NMR is the most rapid and convenient method for determining LDL size and subtraction concentration. However, it is limited by lack of published data on detailed procedures, calibration, and validation, which are expected when novel methods are established. The assumptions and calibration method that NMR uses to convert lipid signal intensity and size to LDL concentration have not been revealed, nor is it known whether these assumptions hold equally across diverse populations and during diet or drug therapy that affects the composition of LDL. For example, when LDL becomes cholesterol-ester poor and triglyceride rich, as in the generation of small LDL described above, the algorithms used may be incorrect as there is not likely to be a single triglyceride for cholesterol exchange in the final particle. Validation studies in large populations have not been published on LDL subtraction concentration by NMR and ultracentrifugation on the same samples, as have been long available for gradient gel electrophoresis [4].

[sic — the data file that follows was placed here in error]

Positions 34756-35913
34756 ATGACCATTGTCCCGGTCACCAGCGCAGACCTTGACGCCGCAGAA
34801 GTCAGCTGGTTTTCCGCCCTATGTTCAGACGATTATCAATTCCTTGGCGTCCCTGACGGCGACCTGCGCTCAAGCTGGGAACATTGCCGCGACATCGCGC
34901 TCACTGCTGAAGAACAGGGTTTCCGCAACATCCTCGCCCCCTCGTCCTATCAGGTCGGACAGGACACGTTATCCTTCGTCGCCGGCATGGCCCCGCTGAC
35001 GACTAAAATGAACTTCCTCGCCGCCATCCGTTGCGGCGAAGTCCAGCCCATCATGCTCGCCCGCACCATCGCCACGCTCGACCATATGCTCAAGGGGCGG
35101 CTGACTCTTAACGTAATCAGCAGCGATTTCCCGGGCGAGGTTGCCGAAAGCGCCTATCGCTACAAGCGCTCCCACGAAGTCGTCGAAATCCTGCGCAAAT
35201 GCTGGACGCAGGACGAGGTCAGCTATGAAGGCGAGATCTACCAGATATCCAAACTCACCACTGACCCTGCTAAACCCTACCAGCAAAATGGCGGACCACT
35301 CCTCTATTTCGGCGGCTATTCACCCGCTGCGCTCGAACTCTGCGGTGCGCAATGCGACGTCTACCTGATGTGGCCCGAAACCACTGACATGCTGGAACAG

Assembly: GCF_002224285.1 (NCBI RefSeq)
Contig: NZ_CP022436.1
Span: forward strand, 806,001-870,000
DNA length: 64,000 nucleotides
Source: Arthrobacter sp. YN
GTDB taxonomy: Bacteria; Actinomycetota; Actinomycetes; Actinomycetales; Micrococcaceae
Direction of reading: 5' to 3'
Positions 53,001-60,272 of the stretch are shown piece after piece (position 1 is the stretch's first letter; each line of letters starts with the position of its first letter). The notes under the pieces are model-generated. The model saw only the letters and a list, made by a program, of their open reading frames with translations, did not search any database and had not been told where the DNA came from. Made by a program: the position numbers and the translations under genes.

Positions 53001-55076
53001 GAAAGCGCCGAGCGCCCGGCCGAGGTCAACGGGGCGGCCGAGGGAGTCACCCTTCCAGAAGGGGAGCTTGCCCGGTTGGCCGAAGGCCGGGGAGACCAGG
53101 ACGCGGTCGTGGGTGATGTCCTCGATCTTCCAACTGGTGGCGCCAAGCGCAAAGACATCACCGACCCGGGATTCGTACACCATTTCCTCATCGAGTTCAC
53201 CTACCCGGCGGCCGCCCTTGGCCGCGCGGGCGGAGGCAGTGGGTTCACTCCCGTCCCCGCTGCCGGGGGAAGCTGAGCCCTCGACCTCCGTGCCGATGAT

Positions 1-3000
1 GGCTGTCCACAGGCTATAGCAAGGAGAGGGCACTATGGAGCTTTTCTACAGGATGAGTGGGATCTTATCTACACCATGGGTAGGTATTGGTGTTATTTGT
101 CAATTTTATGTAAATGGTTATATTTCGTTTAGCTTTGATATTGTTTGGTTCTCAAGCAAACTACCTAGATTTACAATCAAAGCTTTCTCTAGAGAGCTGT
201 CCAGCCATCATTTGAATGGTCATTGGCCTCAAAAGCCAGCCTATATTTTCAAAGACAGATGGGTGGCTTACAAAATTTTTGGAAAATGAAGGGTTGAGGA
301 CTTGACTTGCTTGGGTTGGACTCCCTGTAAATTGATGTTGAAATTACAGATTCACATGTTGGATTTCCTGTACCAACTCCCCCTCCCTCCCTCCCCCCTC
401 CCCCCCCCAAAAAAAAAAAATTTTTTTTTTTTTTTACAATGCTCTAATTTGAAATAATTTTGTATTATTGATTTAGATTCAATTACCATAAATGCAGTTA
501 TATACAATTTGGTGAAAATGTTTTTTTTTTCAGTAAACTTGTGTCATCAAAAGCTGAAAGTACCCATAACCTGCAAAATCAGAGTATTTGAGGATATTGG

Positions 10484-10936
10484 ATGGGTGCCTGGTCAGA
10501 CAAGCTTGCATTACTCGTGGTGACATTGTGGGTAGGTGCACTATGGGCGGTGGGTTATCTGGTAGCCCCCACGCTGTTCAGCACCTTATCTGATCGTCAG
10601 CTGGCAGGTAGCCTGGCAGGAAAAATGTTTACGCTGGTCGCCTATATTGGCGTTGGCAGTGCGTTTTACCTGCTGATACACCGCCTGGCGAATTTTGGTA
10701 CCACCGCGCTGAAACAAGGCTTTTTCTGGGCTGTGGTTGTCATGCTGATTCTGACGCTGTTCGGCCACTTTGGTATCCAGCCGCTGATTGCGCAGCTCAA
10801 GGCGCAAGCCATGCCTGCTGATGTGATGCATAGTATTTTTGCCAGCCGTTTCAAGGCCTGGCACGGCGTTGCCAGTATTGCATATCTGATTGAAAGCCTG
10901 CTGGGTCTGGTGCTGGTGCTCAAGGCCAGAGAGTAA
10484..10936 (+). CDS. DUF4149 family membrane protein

Mechanistic support for small LDL having a special atherogenicity depends on atherogenic actions being greater for small than for intermediate or large LDL. This case has not been proven, however. Both large and small LDL compared with intermediate size LDL have reduced affinity for the LDL receptor which clears LDL from plasma Decreased clearance of these forms of LDL by the liver and steroid genic tissues is thought to lead to increased uptake by the arterial wall. In vivo, small LDL has a longer residence time in plasma than large LDL This may be caused by reduced exposure on small LDL of the region of Apo B that binds to the LDL receptor, an interaction that is necessary to clear LDL from the circulation. The long residence time in plasma for small LDL could foster atherosclerosis if small LDL entered the arterial intima more readily than other LDL. Although this was found in experiments in rabbits a study of Trans vascular transport of LDL in vivo in humans did not find a correlation with LDL size. This finding suggests that for every unit of time, large LDL is just as likely as small LDL to enter the arterial intima. Because large LDL has more cholesterol ester than small LDL, a large LDL particle would deposit more cholesterol into plaque than small LDL. Small LDL binds to arterial proteoglycan in the arterial wall, but so does large cholesterol-rich LDL Proteoglycan exists on the endothelial cell surface as well as inside the intima. Proteoglycan binding on endothelium may facilitate lipoprotein entry into the vascular intima, and binding to arterial intimal proteoglycan activates or accelerates plaque progression. Thus, it appears that both large and small LDL share undesirable characteristics [5].